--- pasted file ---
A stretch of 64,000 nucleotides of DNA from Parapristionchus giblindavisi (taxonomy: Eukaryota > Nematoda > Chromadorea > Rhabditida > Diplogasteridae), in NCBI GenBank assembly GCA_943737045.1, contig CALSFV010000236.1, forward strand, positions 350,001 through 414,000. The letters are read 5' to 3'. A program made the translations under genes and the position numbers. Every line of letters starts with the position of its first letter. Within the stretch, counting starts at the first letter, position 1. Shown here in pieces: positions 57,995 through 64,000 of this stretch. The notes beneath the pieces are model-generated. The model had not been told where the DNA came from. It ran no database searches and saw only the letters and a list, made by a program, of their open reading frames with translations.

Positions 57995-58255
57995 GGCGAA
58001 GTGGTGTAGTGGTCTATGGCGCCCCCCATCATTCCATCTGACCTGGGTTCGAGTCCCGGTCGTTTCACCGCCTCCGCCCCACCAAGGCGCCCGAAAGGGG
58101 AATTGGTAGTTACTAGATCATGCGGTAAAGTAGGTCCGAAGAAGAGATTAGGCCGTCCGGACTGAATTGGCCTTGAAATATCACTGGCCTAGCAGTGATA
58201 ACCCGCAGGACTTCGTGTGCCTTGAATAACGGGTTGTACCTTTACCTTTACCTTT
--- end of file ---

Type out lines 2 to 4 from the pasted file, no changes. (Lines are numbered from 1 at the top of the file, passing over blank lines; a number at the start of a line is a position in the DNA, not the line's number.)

Positions 57995-58255
57995 GGCGAA
58001 GTGGTGTAGTGGTCTATGGCGCCCCCCATCATTCCATCTGACCTGGGTTCGAGTCCCGGTCGTTTCACCGCCTCCGCCCCACCAAGGCGCCCGAAAGGGG